Teach your dog to sit

Teaching your dog to sit still can help to keep them safe when you’re out and about by giving them skills to use when crossing roads, queueing for ice creams! or to use the cashpoint, or when meeting new people. It’s also a great way to practice your training skills.

For next steps, see how to teach your dog to lie down.

  1. It’s important to start training in a quiet and calm place such as your living room – without any distraction, interruption or temptation - and when both you and your dog are happy and relaxed. You’ll both be able to concentrate and be successful. You’ll also need rewards ready for your dog and these should be something they really enjoy. You’ll need lots of rewards to begin with, so small tasty treats might be a good idea.



  2. You can say “yes” (or use a clicker) at exactly the time when your dog is doing what you want, which tells them that their reward is coming right away. Take care to make sure your timing is spot on – so you always let your dog know the exact moment they’re getting it right - and always follow up saying “yes” with giving your dog their reward. Our downloadable handout has further details about this that you might find helpful.

  3. Luring means using your dog’s reward to guide them into the sit position. This means they get it right from the start and doesn’t involve any pushing or pulling them into the sit – which might hurt and/or make them worried about you!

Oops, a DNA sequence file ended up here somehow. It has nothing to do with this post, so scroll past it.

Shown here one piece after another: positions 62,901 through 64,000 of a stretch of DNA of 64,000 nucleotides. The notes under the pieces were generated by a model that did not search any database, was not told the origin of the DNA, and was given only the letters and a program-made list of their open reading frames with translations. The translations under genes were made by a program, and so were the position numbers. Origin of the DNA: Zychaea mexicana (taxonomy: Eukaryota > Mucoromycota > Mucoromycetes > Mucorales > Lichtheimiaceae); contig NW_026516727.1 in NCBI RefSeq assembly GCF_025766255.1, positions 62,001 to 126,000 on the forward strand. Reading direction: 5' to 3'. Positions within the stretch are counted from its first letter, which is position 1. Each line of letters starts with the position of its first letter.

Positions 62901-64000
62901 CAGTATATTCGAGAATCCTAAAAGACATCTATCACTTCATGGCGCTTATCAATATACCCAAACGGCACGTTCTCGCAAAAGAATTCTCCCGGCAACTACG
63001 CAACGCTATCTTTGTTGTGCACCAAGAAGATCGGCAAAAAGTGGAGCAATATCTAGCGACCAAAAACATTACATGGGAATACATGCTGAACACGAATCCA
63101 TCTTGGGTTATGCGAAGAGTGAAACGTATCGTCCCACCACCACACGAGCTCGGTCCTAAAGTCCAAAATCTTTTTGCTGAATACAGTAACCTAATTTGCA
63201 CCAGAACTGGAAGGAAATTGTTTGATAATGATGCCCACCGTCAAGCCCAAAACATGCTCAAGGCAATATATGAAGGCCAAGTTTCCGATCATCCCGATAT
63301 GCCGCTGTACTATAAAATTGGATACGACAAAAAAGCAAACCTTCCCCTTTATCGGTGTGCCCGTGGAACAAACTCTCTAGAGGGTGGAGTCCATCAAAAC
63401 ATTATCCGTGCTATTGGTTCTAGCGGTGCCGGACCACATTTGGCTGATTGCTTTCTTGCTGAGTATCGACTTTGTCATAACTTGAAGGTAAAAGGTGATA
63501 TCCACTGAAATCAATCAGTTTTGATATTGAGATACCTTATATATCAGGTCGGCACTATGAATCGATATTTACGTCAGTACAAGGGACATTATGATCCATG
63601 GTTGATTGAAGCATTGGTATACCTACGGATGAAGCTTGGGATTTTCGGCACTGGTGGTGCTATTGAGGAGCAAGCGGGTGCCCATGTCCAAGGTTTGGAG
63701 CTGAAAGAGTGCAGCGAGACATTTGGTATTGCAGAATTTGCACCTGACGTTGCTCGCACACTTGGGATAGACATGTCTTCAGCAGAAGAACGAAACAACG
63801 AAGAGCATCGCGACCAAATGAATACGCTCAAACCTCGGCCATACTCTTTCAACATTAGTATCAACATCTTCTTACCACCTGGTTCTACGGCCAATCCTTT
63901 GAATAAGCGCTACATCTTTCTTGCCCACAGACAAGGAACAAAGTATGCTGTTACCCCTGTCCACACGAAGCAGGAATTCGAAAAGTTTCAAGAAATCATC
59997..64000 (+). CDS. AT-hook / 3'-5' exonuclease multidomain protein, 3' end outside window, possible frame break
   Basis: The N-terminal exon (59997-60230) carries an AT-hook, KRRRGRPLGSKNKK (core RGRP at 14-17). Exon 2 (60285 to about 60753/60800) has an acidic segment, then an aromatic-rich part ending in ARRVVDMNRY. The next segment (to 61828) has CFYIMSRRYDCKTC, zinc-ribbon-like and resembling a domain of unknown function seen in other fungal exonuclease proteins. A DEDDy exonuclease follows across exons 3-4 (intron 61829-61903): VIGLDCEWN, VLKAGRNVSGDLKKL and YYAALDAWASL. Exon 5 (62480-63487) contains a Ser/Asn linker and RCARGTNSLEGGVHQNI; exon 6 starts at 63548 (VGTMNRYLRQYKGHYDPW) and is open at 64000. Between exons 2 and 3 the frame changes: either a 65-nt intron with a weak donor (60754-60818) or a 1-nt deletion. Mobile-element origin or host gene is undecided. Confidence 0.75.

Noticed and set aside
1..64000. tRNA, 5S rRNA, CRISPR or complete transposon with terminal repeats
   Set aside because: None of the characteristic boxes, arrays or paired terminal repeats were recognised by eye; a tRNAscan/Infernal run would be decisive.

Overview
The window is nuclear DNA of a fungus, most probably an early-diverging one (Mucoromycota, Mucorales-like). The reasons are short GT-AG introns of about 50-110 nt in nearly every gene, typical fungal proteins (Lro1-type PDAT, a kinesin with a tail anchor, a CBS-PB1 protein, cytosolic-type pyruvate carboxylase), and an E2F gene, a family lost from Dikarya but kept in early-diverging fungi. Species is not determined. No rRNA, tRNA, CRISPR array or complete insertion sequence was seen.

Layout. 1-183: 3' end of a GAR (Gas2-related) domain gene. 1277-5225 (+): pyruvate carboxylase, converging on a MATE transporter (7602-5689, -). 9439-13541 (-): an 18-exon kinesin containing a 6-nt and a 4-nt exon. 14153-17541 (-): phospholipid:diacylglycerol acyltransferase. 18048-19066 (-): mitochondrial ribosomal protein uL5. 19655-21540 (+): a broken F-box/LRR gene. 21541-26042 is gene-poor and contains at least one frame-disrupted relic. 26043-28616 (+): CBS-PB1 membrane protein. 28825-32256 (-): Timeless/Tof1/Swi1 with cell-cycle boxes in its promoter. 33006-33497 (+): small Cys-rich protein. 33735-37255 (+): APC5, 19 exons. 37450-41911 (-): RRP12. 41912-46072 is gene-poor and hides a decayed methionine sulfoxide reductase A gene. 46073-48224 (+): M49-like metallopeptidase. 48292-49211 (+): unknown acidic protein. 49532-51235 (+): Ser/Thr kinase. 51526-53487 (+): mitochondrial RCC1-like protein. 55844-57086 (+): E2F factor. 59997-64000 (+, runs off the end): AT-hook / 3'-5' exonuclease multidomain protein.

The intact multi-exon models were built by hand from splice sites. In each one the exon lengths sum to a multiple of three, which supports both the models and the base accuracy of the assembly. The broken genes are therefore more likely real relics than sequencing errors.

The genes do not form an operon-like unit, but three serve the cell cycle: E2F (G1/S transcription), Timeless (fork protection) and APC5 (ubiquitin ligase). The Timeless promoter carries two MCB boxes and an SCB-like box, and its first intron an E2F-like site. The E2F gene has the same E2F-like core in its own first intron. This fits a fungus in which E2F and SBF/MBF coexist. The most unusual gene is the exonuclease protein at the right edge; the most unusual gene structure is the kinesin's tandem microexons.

4. You don’t need to say anything – remember they have no idea what the word sit means at this point! Take a treat and hold it out to your dog’s nose, then slowly and smoothly raise your hand above and over their head. Your dog should move their head back as they follow the treat with their nose and when doing so, as their body hinges, their bottom should touch the floor.

    As soon as your dog’s bottom touches the floor say “yes” and then quickly give them their well-deserved treat.



  5. Repeat this until your dog is quickly sitting down when you present and then move the treat from their nose to above their head. If they’re struggling just have a break and come back to it – learning is not always as easy for them as we might think! If we take things gently and go at their pace, they’ll be more likely to enjoy learning and remember what they’ve learned. Remember to say “yes” and then give the reward as soon as their bottom touches the floor.


  6. Start to say “sit” as you lure them into the sitting position. Carry on saying “yes” as soon as they sit down and following this with their reward. Repeat this stage several times so that your dog has lots of opportunity to connect the word “sit” with the action of moving into a sitting position.


  7. Simply say “sit” as you move your hand exactly as you did before but without holding the treat in it! If your dog struggles without the treat in your hand you can use them for a little longer before trying again. Remember to say “yes” when they sit and produce a reward for them as quickly as you can, giving it to them while they’re still sitting.

    Puppy sitting at the feet of their owner  

  8. Your dog might find it harder to practice in busier, more distracting places, so you might need to choose locations carefully to make it easier or use an extra tasty treat to rewards their efforts! You might need to go right back to basics to begin with in a new place, but your dog should soon work through the steps as long as you are calm, clear and consistent!